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“When I was growing up, one of my favorite meals was black-eyed peas, simmered with pork neck bones or a ham bone left over from Sunday dinner or a holiday meal, served over rice. It wasn’t until later in life that I discovered one of my childhood favorites had a name: Hoppin’ John. As I got older I started to do some research and ask around about how this simple rice and beans dish received its infamous name. Some say the name comes from children ‘hoppin’ ’ around the dinner table; another story tells of a man named John who came ‘a-hoppin’ ’ when his wife took the dish from the stove.

Whatever you call it, the combination of stewed beans, salt-cured meat (here I use ham hock or slab bacon), and the added Cajun/Creole flair from the ‘holy trinity’ of onion, bell pepper, and celery is a quintessential Southern classic. Hoppin’ John is traditionally served on New Year’s Day with collard greens and cornbread, symbols of wealth and prosperity; a bowlful is meant to bring you good luck all year.”Millie Peartree


4–6 servings

2 Tbsp. vegetable oil (if using ham hock)

1 smoked ham hock or 8 oz. slab bacon, cut into ¼” pieces

1 small onion, finely chopped

½ green bell pepper, finely chopped

1 celery stalk, finely chopped

2 garlic cloves, finely chopped

1¼ cups dried black-eyed peas, soaked overnight, drained

1 Tbsp. Cajun seasoning

2 tsp. dried thyme

1 bay leaf

4 cups low-sodium chicken broth or water

½ tsp. freshly ground black pepper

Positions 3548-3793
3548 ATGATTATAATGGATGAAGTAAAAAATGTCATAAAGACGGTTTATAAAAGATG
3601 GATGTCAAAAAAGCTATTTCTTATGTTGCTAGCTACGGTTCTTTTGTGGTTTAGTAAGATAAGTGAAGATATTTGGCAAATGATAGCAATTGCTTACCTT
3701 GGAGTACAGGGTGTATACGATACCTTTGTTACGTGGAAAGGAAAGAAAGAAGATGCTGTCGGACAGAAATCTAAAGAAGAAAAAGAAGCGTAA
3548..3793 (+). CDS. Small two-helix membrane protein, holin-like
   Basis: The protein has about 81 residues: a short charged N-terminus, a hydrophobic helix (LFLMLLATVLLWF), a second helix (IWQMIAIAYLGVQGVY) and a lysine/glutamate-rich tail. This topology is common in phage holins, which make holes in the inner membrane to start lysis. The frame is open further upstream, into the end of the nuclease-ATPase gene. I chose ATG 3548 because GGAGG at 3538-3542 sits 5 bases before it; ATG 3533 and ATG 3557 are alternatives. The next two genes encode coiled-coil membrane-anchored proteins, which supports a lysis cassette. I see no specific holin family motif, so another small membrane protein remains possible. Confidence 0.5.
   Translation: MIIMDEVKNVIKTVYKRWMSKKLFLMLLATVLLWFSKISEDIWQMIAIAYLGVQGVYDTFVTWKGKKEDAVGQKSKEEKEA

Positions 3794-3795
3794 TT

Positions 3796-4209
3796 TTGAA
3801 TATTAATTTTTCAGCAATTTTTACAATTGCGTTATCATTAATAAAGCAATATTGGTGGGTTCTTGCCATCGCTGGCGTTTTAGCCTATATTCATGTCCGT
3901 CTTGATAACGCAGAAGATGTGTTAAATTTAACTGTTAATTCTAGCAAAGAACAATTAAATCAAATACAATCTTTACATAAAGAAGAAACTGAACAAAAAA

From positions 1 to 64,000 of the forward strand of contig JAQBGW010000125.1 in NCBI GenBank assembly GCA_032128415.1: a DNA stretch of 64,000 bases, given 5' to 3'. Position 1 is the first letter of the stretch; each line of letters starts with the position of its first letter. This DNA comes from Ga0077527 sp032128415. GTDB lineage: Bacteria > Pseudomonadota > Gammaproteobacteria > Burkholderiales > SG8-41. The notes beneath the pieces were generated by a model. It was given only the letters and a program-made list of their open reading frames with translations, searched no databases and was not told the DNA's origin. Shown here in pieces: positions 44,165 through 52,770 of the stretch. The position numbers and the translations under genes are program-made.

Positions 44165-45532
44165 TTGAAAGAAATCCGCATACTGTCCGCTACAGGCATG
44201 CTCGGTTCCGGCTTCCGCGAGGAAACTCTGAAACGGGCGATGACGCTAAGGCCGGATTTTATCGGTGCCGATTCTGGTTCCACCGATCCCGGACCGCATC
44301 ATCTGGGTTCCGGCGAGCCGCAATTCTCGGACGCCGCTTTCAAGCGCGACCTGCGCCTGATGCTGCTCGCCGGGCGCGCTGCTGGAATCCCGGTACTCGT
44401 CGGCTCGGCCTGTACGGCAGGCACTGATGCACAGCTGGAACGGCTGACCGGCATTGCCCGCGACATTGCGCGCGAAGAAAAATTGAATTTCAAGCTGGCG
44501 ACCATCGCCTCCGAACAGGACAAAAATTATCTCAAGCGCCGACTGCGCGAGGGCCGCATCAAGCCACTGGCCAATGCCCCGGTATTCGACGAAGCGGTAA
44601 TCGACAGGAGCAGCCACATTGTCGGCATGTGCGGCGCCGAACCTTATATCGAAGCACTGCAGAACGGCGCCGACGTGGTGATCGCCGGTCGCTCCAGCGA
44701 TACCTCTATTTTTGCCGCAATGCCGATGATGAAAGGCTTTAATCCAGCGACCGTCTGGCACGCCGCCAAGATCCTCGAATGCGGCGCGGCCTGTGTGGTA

Kosher salt

Cooked long-grain rice (such as Carolina) and thinly sliced scallions (for serving)


Step 1

If using ham hock, heat 2 Tbsp. oil in a medium Dutch oven or other heavy pot over medium-high. If using bacon, cook in a medium Dutch oven or other heavy pot over medium-low, stirring occasionally, until bacon is crisp, 8–10 minutes. Using a slotted spoon, transfer bacon to a paper towel–lined plate. Carefully pour out all but 2 Tbsp. fat from pot.

Step 2

Add onion, bell pepper, and celery to pot and cook, stirring occasionally, until beginning to brown, about 5 minutes. Add garlic and cook, stirring often, until fragrant, about 1 minute.

Step 3

Add black-eyed peas, Cajun seasoning, dried thyme, bay leaf, and ham hock (if using), then pour in broth. Bring to a rolling boil, then reduce heat and cover pot. Simmer until peas are tender but not mushy, 1–1½ hours.

Step 4

Drain pea mixture in a fine-mesh sieve; discard cooking liquid and bay leaf. Return pea mixture to pot, add pepper. If using bacon, return to pot and stir to combine. If using ham hock, remove from pot and let cool slightly. Pull meat from bone and return to pot; discard bone. Taste and season with salt.

Step 5

Divide rice among bowls and top with a ladleful of peas. Scatter scallions over.

Read the original article on Bon Appetit

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